This post was written by Dan Barrett

By Dan Barrett

7 April 2016

1 Comment

Cookie Monster eating cookies

In case you’ve been living under a rock, LocalStorage is a JavaScript API that allows you to store content in the browser’s cache and access it later on when you need it. Similar to how cookies work, but you’ve got much more than ~4KB (the maximum size for a cookie). That said, while there’s no size limit for each key/value pair in LocalStorage, you’re restricted to around 5-10 MB for each domain. I say 5-10 MB because as per usual, different browsers have different maximum limits. Classic!

Recently we’ve had the opportunity to use LocalStorage for our content. I quite liked it at first because it was very simple to use, but it wasn’t long before we ran into issues. Get this: LocalStorage stores content indefinitely, while SessionStorage stores content for the lifetime of the browser session… and there’s no middle ground. What if I want to store something for 30 minutes? Tough luck!

To make things more interesting, even though some browsers report that they have LocalStorage (I’m looking at you, Safari in Private Browsing mode!) you can’t actually use it (trying to write to/read from it will throw an exception).

Bearing these in mind, we decided to write a small custom library that gives you the ability to use expiries, fail-safe LocalStorage detection, and callbacks for when fetching data doesn’t run as expected.

Just want to see the final result? Here it is.

Let’s run through it!

Our most important method is supportsLocalStorage().

This method makes sure we can actually use LocalStorage, bypassing the likes of our aforementioned friend, Safari in Private Browsing mode. Here we wrap the LocalStorage set/get in a try/catch statement to catch any read/write exceptions.

Then, we call supportsLocalStorage() at the start of all the other methods to ensure we can actually use LocalStorage. If not, just abort any call early.

Now let’s look at the setter, setItem():

Not a particularly complex method when you think about it. The first two parameters are the key and value for the content you want to store. If you’re experienced with JavaScript (or any other language that uses the concept of keys and values with arrays/objects/hashes/etc) you’ll understand what they mean with no problems. The value can be anything that the core JSON object can stringify.

The last parameter, expiry, is an optional numeric parameter that if supplied, is used as the lifespan of your key/value combination. When combined with our LocalStorage getter, we can use this expiry value to know whether we should bust the key/value next time we go to fetch it!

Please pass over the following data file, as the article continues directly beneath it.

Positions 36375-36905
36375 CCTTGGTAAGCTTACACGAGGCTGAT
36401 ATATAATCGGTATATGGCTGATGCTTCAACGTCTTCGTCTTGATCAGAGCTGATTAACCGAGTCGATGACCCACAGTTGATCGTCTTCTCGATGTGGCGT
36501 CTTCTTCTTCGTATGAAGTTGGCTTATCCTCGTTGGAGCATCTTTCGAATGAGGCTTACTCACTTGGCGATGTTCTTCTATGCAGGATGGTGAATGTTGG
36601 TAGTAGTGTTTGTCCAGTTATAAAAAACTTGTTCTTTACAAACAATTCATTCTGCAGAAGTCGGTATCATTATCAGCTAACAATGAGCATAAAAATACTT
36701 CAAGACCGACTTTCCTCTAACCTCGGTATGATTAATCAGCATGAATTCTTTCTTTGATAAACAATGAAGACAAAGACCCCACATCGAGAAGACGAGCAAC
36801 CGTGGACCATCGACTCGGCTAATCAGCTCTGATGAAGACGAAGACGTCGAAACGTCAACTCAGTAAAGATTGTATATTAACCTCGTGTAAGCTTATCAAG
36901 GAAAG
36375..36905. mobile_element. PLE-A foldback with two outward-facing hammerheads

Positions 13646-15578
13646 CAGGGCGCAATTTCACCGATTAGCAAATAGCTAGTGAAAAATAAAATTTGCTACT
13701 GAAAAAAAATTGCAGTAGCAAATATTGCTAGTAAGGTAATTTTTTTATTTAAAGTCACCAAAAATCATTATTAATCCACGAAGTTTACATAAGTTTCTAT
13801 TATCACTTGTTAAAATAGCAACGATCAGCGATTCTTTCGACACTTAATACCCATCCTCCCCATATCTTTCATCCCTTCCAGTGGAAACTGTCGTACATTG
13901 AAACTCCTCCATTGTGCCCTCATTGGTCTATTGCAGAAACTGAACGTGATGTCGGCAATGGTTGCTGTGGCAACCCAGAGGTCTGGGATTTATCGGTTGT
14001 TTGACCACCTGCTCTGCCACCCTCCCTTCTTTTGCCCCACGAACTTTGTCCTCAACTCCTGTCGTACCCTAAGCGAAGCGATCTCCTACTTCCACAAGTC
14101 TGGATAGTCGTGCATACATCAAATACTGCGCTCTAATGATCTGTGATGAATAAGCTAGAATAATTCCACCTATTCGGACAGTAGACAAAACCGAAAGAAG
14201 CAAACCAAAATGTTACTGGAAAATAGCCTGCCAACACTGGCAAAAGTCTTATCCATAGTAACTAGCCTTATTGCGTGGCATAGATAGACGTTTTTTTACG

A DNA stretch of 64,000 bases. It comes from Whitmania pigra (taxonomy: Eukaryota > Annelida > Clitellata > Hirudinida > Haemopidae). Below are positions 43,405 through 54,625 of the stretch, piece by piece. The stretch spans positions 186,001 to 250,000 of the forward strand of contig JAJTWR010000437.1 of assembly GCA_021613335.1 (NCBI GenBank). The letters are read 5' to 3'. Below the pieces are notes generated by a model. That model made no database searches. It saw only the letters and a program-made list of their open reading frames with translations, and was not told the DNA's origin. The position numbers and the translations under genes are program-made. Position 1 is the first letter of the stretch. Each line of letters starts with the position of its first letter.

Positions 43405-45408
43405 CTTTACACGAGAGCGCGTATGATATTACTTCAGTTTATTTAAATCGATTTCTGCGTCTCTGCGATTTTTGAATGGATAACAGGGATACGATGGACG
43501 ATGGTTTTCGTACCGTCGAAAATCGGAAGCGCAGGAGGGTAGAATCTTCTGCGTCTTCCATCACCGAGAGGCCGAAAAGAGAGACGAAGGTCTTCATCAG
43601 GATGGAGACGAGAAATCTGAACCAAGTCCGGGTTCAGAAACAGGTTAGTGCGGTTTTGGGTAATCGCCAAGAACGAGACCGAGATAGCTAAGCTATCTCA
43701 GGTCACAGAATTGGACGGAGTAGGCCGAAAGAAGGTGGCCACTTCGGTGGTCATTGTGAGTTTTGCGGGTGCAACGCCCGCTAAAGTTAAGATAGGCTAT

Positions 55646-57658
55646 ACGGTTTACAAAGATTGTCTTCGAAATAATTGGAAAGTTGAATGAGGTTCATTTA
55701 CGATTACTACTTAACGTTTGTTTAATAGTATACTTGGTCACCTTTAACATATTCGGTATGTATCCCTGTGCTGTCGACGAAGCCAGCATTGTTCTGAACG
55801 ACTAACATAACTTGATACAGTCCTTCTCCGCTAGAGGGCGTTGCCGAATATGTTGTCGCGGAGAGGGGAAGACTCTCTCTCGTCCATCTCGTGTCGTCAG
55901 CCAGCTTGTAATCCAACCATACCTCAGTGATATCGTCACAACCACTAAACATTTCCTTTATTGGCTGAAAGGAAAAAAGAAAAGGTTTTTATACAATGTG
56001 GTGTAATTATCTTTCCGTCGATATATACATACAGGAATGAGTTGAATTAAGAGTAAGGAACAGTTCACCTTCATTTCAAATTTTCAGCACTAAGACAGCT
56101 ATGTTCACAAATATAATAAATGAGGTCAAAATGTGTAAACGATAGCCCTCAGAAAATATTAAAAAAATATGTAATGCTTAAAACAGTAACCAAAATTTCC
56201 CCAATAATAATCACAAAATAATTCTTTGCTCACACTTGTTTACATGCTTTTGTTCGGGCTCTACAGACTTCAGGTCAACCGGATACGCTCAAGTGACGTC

Be warned: there’s not a tremendous amount of validation ensuring legitimate numbers are used as an expiry – just provide an integer for the number of seconds you want your key/value combination remaining valid in the LocalStorage cache. It’s easy, you’ll be fine.

You’ll notice this method returns true without checking whether your item was actually set in LocalStorage. Unfortunately the API itself doesn’t return a “save” response, so we have to assume the best and say that it did. But if this isn’t good enough, you can write a fetch method to confirm your suspicions. To me, that seems like overkill because the ideal time to check your item is when you’re actually fetching the data to use it. LocalStorage, like cookies, can be easily modified by the end user, so don’t assume that just because you saved it, it’ll be there the next time you go to pull it.

Our next very important method is our getter, getItem()!

This method is a little more complex. Obviously, the first parameter is the key name for the value you want to retrieve. The second value, however, is a callback you can provide to handle when a value doesn’t exist in LocalStorage. While a callback isn’t technically necessary, because LocalStorage calls aren’t asynchronous, I prefer using them as I feel it makes my code neater.

In your closure, your value in LocalStorage will be returned if it exists. Otherwise, if it doesn’t exist or if it has expired, you’ll get a null return value. This was the cleanest way I could come up with for handling both scenarios, which unfortunately does mean having to do an if/else statement in the closure to check whether the response is null or not.

Finally, our last method is a simple remover method.

The native LocalStorage method doesn’t return a status on whether the operation was successful or not, so I mimic the core method by returning void. Again, you could use a getter to ensure data has been removed, but I don’t really see a point in ensuring the core method has worked correctly.

Now that we’ve run through the class and its methods, here it is in its entirety:

Usage Examples

Both of these examples use the expiry feature in the LocalStorage helper. If the devices key/value doesn’t exist in LocalStorage, we’ll fetch it via AJAX and save it to LocalStorage for 1 hour (60 minutes), then either pass it off to another function or return it.

And there you have it! Check the Bitbucket snippet link for the latest updates as we continue to use and refine our LocalStorage helper.

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30th May, 2016: added try/catch block for catching DOMException errors (Safari doesn’t seem to like values larger than 1.5 MB)

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  • mohit jain

    As IE 11 protected does not support local storage and session storage . even it does not support cookies. then what can be used as a replacement. hope i will get the desired solution.